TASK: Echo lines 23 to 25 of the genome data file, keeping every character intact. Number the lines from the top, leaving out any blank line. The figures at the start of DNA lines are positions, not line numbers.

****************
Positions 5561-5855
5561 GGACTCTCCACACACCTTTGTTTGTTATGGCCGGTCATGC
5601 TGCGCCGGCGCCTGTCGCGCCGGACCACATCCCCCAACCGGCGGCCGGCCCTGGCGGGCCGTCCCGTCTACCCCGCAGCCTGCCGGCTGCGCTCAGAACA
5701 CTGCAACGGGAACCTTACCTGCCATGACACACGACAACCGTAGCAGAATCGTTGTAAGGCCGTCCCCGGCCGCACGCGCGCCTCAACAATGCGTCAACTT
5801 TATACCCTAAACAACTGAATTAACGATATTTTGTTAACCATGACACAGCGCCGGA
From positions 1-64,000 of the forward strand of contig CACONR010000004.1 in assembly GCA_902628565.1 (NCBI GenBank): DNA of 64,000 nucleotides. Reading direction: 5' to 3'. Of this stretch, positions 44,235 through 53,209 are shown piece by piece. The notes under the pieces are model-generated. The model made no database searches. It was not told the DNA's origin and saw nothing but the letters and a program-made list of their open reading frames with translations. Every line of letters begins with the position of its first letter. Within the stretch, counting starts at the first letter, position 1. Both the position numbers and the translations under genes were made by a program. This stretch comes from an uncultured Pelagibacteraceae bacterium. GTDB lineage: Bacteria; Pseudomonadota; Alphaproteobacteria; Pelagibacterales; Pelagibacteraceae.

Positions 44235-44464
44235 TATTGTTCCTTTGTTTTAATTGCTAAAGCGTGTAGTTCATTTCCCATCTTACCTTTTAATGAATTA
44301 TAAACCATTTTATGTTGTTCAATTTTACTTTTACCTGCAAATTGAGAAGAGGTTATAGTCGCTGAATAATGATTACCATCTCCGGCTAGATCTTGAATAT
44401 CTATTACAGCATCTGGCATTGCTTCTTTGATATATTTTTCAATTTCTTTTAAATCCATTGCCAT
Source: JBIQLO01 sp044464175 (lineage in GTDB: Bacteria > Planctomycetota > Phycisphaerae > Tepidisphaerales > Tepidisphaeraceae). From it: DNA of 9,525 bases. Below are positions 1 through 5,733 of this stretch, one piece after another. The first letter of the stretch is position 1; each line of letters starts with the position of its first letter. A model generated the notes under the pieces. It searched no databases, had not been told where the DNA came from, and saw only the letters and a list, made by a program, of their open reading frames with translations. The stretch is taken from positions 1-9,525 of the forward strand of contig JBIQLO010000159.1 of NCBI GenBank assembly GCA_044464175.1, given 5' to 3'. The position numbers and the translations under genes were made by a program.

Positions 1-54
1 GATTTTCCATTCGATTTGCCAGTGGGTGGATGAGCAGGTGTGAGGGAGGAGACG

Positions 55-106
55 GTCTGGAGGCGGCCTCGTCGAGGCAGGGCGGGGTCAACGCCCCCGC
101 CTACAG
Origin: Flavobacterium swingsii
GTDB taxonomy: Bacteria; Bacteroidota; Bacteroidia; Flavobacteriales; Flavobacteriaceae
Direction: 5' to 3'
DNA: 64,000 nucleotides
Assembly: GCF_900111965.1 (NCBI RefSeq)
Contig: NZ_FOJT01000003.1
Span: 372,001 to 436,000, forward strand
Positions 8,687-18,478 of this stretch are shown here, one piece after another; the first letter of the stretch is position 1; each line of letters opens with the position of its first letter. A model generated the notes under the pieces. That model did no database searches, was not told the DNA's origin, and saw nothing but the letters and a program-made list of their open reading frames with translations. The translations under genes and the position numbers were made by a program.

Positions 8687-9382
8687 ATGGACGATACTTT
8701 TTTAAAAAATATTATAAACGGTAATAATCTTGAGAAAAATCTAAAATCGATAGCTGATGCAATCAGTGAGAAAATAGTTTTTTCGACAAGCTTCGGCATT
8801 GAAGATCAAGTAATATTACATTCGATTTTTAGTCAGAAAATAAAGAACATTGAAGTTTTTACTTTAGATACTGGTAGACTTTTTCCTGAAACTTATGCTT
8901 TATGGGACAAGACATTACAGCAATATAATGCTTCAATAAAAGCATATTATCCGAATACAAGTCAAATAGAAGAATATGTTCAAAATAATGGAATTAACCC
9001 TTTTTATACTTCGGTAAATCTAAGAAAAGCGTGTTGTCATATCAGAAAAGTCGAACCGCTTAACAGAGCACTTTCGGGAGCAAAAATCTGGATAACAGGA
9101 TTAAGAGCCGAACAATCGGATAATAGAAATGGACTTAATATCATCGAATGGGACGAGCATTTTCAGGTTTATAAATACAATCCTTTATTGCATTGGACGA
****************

Span: 372,001 to 436,000, forward strand
Positions 8,687-18,478 of this stretch are shown here, one piece after another; the first letter of the stretch is position 1; each line of letters opens with the position of its first letter. A model generated the notes under the pieces. That model did no database searches, was not told the DNA's origin, and saw nothing but the letters and a program-made list of their open reading frames with translations. The translations under genes and the position numbers were made by a program.

Positions 8687-9382